Overnight Tech: Europe's turn to hear from Zuckerberg | Last Dem commish at FTC steps down | Study details 2016 Russian influence on Facebook | Commerce bars US companies from selling to Chinese phone maker

Overnight Tech: Europe's turn to hear from Zuckerberg | Last Dem commish at FTC steps down | Study details 2016 Russian influence on Facebook | Commerce bars US companies from selling to Chinese phone maker
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NOW IT'S EUROPE'S TURN: Facebook CEO Mark ZuckerbergMark Elliot ZuckerbergChina may be copying Facebook to build an intelligence weapon Facebook announces verification to images and video on platform Hillicon Valley: North Korean IT firm hit with sanctions | Zuckerberg says Facebook better prepared for midterms | Big win for privacy advocates in Europe | Bezos launches B fund to help children, homeless MORE ran the gauntlet with ten hours of congressional testimony over two days last week.

Now it's Europe's turn.

Across the Atlantic, Facebook is also facing scrutiny from regulators and lawmakers. In Europe, they have been less reluctant than their American counterparts to take on Silicon Valley. And the new controversy over Cambridge Analytica has them again zeroing in on Zuckerberg.

Here is a taste of what Zuckerberg has ahead...

First up: Zuckerberg will meet with the European Union's digital chief to discuss matters of data privacy on Tuesday. Facebook COO Sheryl Sandberg already spoke with a European official last week.

Also: British politicians said that they still want Zuckerberg to appear before members of Parliament, to shed more light on how Cambridge Analytica obtained data on Facebook users. Zuckerberg has not given a firm answer yet on whether he will appear before U.K. lawmakers.

New rules: Facebook and other tech companies are facing sweeing new data regulations in Europe. The tightened data privacy rules in Europe that are set go into effect on May 25 would give consumers more control over the data that is collected and how it is used and force companies to be more transparent about their policies.

New taxes: The European Union is considering new taxes that would hit digital firms much harder.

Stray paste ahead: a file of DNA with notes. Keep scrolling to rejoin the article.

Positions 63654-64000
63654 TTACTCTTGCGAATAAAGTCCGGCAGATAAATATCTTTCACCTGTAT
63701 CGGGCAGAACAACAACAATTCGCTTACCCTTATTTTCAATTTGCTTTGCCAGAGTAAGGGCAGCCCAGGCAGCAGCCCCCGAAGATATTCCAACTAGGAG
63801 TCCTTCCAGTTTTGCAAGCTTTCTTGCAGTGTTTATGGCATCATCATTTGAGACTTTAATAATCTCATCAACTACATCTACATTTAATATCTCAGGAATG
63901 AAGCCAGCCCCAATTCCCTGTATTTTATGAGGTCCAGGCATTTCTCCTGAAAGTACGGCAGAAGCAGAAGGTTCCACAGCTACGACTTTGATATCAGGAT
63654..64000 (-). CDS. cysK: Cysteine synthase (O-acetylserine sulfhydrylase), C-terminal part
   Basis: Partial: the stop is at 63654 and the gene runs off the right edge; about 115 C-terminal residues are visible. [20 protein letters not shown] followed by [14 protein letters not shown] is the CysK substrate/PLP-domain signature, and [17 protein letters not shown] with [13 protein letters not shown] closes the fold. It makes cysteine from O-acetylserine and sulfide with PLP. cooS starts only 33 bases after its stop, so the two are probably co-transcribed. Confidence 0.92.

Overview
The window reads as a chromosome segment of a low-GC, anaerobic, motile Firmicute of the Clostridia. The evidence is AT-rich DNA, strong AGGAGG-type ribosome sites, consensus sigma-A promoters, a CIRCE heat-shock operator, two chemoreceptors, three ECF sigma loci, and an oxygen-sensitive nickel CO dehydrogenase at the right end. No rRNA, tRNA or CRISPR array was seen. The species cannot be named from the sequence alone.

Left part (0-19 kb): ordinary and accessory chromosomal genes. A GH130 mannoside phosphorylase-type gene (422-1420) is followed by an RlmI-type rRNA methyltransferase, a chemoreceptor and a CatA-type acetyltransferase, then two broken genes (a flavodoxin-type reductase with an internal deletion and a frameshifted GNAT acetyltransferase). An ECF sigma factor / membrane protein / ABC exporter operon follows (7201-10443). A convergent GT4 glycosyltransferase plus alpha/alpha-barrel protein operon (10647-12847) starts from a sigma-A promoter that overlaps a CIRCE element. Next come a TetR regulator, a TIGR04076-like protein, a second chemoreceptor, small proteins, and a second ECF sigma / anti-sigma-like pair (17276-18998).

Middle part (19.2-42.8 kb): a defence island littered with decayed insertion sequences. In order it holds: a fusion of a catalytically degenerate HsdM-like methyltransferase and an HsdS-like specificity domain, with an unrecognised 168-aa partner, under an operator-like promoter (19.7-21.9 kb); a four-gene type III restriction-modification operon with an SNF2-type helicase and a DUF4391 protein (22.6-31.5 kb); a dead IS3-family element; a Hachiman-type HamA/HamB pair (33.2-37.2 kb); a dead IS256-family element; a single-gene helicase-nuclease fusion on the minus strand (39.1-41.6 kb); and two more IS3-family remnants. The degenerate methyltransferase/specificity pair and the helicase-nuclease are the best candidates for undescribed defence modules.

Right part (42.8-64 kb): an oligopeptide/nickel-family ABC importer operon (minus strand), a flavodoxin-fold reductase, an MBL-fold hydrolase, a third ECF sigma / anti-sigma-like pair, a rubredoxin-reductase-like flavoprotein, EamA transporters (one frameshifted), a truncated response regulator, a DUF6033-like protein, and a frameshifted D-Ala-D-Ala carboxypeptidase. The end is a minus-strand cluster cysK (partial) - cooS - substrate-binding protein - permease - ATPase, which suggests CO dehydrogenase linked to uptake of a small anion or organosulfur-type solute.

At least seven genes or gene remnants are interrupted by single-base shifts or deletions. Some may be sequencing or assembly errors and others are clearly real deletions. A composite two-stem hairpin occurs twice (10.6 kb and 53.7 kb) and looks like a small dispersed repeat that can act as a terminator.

Take away: The 30,000 foot view is that while Zuckerberg did enough to hold off U.S. lawmakers frustrated by the data scandal, he won't have as easy a time with European lawmakers or regulators. Regulation and targeting private companies doesn't carry the same stigma in Europe

 

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DOWN TO ONE AT THE FTC: Democratic Federal Trade Commission Commissioner Terrell McSweeny is stepping down, leaving the agency with one commissioner: Republican Chairman Maureen Ohlhausen.  

McSweeney's departure comes amid the agency's investigation of Facebook over potentially violating a consent decree over being transparent with its users data. The company could face huge fines depending on the FTC's ruling.

 

POINT, COUNTER-POINT: ProPublica's Julia Angwin puts Terrell McSweeney's departure from the FTC in context.

 

ANOTHER LOOK AT RUSSIAN INFLUENCE ON FACEBOOK: A new study detailing foreign influence on Facebook ahead of the 2016 election found that one-sixth of 122 "suspicious" advertisers who purchased issue and political ads on the platform were Russian trolls.

The 122 were culled from a group of 228 advertisers analyzed in the study by University of Wisconsin Professor Young Mie Kim, who works with the Campaign Legal Center (CLC).

 

Other key findings:

-The pages appeared to target swing states like Pennsylvania and Wisconsin on hot-button issues like abortion, LGBT rights, gun control, immigration, terrorism, race and scandals involving candidates.

-Groups which never filed a report with the Federal Election Commission placed four times as many ads as groups that filed.